Published on June 8th, 2011 | by Leonard Jackson0
Better Late Than Never
Two weeks ago we decided that we deserved a vacation; not just a long weekend like we usually take, but a real go-to-the-beach, get sunburned, eat way too much and sleep late into the morning time off. Careful planning was done so that we had covered all bases while we were away and wouldn’t miss a beat in our regular daily schedule. The blog was not going on vacation; it would continue with its once a week comments from me and some additional contributions that were planned especially for the occasion.
Time for departure arrived and I sent a message to webmaster, Martha Hoffman, accompanying the first week’s offering and was on my way. I would send the second post on the road using my smartphone and a Wi-Fi connection later. Unfortunately, about one hundred miles down the road I received an email from Martha reporting that she received the note but “Where was the attached post?” she asked. Realizing my dilemma, I decided to just give it up and take a real vacation and start all over again when I got home. I’m still severely challenged in the electronic communication world, but every mistake is a lesson learned. Some day it’ll be better, some day.
Like the report of Mark Twain’s death, the demise of the daily newspaper might be an exaggeration. There may be a chance for “The Old Gray Lady” and all her loyal subjects throughout the world to find a way to perform a valuable public service and once again become anxiously awaited each morning, not only by old folks like my wife and me, (we can’t break the habit- we’ll be subscribing when there’s only two pages, front and back), but hundreds of new customers as they become aware of this revolutionary idea.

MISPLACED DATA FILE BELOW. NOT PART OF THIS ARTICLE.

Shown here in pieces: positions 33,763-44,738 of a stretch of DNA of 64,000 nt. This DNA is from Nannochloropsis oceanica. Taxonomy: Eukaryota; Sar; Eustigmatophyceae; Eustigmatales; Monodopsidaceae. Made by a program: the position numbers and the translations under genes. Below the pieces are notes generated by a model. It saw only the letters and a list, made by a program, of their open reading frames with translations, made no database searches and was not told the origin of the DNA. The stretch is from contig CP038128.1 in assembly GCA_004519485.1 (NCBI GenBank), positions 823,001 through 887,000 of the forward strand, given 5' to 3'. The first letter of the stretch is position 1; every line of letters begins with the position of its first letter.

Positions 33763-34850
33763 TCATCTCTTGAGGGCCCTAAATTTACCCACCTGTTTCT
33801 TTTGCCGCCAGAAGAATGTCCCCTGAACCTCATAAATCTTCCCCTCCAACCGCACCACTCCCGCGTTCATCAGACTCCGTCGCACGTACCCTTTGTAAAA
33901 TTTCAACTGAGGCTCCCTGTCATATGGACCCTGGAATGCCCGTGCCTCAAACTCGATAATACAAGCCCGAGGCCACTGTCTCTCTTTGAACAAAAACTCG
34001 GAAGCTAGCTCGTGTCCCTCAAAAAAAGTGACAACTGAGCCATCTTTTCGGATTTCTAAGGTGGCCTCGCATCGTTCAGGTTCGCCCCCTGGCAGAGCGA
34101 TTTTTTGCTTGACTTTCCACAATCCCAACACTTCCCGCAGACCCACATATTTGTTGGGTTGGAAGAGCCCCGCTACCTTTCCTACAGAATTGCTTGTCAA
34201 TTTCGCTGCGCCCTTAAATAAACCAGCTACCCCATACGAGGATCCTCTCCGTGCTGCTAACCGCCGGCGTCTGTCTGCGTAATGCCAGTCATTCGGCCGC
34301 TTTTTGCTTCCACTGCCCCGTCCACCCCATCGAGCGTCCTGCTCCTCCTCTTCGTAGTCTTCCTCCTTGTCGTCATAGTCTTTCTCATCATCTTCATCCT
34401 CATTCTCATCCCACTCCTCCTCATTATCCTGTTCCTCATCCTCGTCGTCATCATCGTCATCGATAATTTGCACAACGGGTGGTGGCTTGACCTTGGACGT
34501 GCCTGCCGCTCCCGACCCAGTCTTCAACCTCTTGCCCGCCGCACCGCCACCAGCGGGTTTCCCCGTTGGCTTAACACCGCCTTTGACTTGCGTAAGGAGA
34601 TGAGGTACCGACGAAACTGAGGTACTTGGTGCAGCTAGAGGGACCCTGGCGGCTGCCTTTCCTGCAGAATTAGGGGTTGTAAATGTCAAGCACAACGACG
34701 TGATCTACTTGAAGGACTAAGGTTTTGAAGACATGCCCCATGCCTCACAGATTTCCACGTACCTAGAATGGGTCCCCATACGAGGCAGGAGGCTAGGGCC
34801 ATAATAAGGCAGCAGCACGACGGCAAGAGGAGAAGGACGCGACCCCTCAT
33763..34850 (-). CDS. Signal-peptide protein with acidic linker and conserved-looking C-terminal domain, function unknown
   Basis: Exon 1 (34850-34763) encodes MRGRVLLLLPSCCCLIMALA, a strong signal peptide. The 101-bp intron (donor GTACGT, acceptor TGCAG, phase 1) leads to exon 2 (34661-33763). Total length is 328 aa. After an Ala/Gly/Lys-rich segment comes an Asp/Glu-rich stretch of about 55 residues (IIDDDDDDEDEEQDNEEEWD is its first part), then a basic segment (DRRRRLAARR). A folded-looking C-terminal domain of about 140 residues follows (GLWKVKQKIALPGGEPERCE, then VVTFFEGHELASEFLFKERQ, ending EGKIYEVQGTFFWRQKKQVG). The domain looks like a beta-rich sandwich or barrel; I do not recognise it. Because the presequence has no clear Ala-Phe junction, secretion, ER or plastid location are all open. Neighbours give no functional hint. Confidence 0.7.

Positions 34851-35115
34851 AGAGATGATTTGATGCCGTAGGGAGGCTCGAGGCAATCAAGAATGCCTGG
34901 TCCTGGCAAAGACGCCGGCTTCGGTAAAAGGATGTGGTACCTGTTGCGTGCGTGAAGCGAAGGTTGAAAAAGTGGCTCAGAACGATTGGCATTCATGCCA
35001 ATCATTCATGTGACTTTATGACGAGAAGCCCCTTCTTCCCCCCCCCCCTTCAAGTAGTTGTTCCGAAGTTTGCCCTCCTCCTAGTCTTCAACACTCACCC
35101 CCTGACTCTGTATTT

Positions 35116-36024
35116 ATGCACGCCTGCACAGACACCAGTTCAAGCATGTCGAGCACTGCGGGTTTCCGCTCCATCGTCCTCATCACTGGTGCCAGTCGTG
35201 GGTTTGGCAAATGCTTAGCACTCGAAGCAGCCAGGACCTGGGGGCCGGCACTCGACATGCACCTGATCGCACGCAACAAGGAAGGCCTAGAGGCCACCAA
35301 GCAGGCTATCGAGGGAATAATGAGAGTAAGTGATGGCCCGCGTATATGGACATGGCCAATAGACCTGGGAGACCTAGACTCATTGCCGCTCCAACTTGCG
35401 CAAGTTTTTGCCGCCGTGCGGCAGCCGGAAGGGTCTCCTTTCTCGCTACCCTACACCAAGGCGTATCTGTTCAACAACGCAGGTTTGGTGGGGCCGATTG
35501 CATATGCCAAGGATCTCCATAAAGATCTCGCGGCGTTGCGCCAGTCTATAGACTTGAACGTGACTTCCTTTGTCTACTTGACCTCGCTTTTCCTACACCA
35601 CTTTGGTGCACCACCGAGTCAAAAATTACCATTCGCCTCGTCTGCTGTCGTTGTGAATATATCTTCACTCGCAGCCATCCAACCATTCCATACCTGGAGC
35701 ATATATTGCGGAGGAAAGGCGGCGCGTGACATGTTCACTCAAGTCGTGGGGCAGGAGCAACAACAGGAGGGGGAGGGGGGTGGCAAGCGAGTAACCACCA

First we have to realize that, like most everything else in today’s twittering new world, we have to learn how to receive and digest news that is given to us through the electronic media.
What we see or hear today, usually for an hour and a half, are quick approximations of what happened. Might be correct, might not, but most importantly “we brought it to you first.” And even more important is the appropriate back drop that must accompany the report. Standing in the rain for the flood or hurricane, next to the fire truck in front of the burning building, in the middle of the road for the car wreck and of course, always on April 15th the obligatory stance at the post office for the story about last minute tax payers.
Since this evening news became entertainment, competing for viewers with game shows and sitcoms, our televisions and radios are now alarm systems keeping us alert to the constant threat of impending wars, horrible weather disturbances and human tragedies too numerous to mention. But each one is definitely a crisis and, most amazingly, can be squeezed in between the numerous commercials. And if nothing is happening in our region, our ever-vigilant news people will go to any extremes to find some suitable horror in another part of the country that will be explored in more detail “at ten”. This is known in the business as the “tease” and is used so repetitiously that you finally lose interest and don’t really care whether you see or hear it at all.
So here is the plan for the print media. While this story has been hashed and rehashed all afternoon and into the night and with every new “late flash” more information has been given and more has been corrected, we all go to bed still not knowing exactly what has really happened and why. This presents the opportunity. All night, until print time, the story could be researched and written in depth as objectively as possible by real reporters (not from the editorial page staff and not off the AP wire). It could be presented in the morning edition for my wife and me and all the other folks that still remember when a story in the morning paper was informative. It was reliably accurate due to thorough research, objective and unbiased, and gave us the events without editorial comments or slants. What an interesting approach. Maybe it should be tried – it couldn’t hurt.